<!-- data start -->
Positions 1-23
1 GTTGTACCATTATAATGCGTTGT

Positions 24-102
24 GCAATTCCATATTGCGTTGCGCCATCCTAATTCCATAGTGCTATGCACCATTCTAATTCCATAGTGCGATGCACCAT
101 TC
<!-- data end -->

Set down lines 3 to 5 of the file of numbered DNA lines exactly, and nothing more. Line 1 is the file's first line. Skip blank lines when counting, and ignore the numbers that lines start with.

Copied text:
Positions 24-102
24 GCAATTCCATATTGCGTTGCGCCATCCTAATTCCATAGTGCTATGCACCATTCTAATTCCATAGTGCGATGCACCAT
101 TC